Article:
own durations within a given general tempo. The sounds themselves are designated. Crippled Symmetry A growing interest in Near and Middle Eastern rugs has made me question notions I previously held on what is symmetrical and what is not. In Anatolian village and nomadic rugs there appears to be considerably less concern with the exact accuracy of the mirror image than in most rug-producing areas. The detail of an Anatolian symmetrical image was never mechanical, but idiomatically drawn. () Rugs have prompted me in my recent music to think of a disproportionate symmetry, in which a symmetrically staggered rhythmic series is used: 4:3, 6:5, 8:7, etc., as the point of departure. For my purpose, it contains my material more within the metric frame of the measure. What Im after is somewhat like Mondrian not wanting to paint bouquets, but a single flower at the time. () The color-scale of most nonurban rugs appears more extensive than it actually is, due to the great variation of shades of the same color (abrash) a result of the yarn having been dyed in small quantities. As a composer, I respond to this most singular aspect affecting a rugs coloration and its creation of a micro chromatic overall hue. My music has been influenced mainly by the methods in which color is used on essential musical devices. It has made me question the nature of musical material. What could best be used to accommodate, by equally simple, means, musical color? Patterns. Memory We do not hear what we hear only what we remember. () What Western musical forms have become is a paraphrase of memory. But memory could operate otherwise as well. In Triadic Memories, a new piano work of mine, (composed just after Patterns in a chromatic field) there is a section of different types of chords where each chord is slowly repeated. One chord might be repeated three times, another, seven or eight depending on how long I felt it should go on. Quite soon into a new chord I would forget the reiterated chord before it. I then reconstructed the entire section: rearranging its earlier progression and changing the number of times a particular chord was repeated. This way of working was a conscious attempt at formalizing a disorientation of memory. Chords are heard repeated without any discernible pattern. In this regularity (though there are slight gradations of tempo) there is a suggestion that what we hear is functional and directional, but we soon realize that this is an illusion; a bit like walking the streets of Berlin where all the buildings look alike, even if theyre not. Patterns The most interesting aspect for me, composing exclusively with patterns, is that there is not one organizational procedure more advantageous than another,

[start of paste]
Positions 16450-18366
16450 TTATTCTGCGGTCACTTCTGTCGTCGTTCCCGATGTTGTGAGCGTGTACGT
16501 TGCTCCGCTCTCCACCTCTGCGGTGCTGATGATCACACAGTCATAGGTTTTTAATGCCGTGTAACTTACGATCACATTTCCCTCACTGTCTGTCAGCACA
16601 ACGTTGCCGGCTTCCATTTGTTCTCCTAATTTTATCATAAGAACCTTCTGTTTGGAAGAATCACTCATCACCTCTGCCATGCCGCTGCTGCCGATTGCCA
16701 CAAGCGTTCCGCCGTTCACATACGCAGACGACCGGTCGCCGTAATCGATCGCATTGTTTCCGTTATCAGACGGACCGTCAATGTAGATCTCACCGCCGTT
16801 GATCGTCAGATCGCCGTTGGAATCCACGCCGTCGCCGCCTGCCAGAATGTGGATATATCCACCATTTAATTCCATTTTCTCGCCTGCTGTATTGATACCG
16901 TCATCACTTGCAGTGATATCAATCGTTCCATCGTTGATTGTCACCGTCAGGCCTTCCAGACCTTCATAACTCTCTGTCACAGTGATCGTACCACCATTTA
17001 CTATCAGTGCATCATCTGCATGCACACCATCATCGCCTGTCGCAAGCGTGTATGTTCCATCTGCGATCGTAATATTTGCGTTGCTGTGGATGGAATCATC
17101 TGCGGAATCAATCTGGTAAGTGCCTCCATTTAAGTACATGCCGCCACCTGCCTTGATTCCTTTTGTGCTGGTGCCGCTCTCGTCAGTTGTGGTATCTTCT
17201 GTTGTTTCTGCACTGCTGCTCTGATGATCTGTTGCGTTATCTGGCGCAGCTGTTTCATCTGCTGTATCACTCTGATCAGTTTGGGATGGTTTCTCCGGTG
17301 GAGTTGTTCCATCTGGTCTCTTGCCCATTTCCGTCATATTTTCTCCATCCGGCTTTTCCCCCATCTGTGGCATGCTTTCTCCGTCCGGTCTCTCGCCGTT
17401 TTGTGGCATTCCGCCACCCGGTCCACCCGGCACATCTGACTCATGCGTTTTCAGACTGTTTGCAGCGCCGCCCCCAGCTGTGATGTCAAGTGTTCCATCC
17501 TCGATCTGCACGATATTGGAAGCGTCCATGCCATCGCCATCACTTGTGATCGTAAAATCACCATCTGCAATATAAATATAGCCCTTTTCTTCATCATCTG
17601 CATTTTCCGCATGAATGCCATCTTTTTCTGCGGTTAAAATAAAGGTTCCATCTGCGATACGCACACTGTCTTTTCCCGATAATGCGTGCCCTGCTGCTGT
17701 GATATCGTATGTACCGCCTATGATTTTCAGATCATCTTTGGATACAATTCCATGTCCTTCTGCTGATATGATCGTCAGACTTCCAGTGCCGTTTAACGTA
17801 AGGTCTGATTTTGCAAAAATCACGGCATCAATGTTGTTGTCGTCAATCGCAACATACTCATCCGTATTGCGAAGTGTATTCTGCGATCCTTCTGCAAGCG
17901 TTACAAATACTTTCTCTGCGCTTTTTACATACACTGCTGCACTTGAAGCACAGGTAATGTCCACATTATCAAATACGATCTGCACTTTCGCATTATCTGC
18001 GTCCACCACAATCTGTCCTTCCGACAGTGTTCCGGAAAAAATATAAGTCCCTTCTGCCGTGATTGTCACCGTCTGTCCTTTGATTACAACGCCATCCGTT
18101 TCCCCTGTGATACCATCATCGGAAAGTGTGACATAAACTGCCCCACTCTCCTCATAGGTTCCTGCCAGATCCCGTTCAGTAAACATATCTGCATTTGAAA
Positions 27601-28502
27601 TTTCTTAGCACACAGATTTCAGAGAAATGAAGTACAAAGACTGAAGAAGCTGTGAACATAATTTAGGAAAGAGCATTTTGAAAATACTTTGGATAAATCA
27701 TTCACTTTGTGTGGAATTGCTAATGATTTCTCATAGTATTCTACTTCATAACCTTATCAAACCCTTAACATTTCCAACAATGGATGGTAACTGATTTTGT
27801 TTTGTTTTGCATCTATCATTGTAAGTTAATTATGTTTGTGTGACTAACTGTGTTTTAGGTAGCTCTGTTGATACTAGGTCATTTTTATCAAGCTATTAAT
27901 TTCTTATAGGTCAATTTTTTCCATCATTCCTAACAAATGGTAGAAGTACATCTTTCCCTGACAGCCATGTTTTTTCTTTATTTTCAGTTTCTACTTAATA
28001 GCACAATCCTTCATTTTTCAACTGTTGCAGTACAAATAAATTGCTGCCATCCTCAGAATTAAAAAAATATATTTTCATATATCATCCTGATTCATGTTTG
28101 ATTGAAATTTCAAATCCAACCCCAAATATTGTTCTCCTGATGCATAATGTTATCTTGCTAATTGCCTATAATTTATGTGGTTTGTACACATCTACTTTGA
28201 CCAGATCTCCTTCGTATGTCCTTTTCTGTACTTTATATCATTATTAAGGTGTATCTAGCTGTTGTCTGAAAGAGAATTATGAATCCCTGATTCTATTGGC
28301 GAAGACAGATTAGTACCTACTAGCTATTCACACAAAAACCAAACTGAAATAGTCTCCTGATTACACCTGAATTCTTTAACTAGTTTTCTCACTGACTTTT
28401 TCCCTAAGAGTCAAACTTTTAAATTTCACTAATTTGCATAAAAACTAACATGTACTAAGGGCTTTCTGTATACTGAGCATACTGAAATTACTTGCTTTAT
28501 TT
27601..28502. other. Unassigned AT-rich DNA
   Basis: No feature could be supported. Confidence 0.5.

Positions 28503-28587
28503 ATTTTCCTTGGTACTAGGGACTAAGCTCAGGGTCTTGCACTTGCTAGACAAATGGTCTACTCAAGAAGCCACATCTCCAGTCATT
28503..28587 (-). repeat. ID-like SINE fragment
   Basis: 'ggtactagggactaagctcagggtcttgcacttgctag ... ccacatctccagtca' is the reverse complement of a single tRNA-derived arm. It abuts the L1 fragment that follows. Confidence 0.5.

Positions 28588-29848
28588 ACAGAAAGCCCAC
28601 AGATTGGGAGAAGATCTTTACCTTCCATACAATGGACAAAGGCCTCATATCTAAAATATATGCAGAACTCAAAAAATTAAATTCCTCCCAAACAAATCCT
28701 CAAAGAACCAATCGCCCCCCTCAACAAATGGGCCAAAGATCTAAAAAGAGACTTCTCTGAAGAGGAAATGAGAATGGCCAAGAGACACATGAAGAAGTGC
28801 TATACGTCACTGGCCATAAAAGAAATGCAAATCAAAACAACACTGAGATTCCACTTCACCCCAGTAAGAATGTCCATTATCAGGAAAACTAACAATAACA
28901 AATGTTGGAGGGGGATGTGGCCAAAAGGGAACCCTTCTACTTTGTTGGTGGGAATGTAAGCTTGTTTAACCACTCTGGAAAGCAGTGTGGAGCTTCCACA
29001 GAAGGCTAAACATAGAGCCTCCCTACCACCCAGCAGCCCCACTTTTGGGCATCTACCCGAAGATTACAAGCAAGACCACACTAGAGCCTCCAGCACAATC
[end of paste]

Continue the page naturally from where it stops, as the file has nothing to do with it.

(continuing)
perhaps because no one pattern ever takes precedence over the others. The compositional concentration is solely on which pattern should be reiterated and for how long, and on the character of its inevitable change into something else. Repetitive chordal patterns might not progress from one to another, but might occur at irregular time intervals in order to diminish the close-knit aspect of patterning; while the more evident rhythmic patterns might be mottled at certain junctures to obscure their periodicity. For me patterns are really self-contained sound-groupings that enable me to break off without preparation into something else. Modular A modular construction could be a basic device for organic development. I use it to see that patterns are complete in themselves, and in no need for development only of extension. My concern is: what is its scale when prolonged, and what is the best method to arrive at it. () The patterns that interest me are both concrete and ephemeral, making notation difficult. If notated exactly, they are too stiff; if given the slightest notational leeway, they are too loose. () Though these patterns exist in rhythmic shapes articulated by instrumental sounds, they are also in part notational images that do not make a direct impact on the ear as we listen. A tumbling of sorts happens in midair between their translation from the page and their execution. To a great degree, this tumbling occurs in all music but becomes more compounded in mine, since there is no rhythmic style, a quality often crucial to the performers understanding of how and what to do. I found this just a true in my music of the fifties where rhythm was not notated, but left to the performer. From A Z I do C-A-B-F. Its all constructed, so I could place anything against anything else and it would seem normal because the design of that little module is perfect. (.) I work very module-ly, I dont work in a continuity? I work module-ly. And many times I like to work module-ly because then I turn it around. () I am very interested also in retrograde. And I have pieces where I dont repeat the tones retrograde, but I repeat the whole module retrograde. Stasis Stasis, as utilized in painting, is not traditionally part of the apparatus of music. Music can achieve aspects of immobility, or the illusion of it. The degrees of stasis, found in a Rothko or a Guston, where perhaps the most significant elements that I brought to my music from painting. For me, stasis, scale, pattern have put the whole question of symmetry and asymmetry in abeyance. I still use a grid. But now the grid encompasses conventional notation. The reason my music is notated is I wanted to keep control of the silence, when you hear it, you have no idea rhythmically how complicated that is on paper. Its floating. On paper it looks as though its rhythm. Its not. Its duration.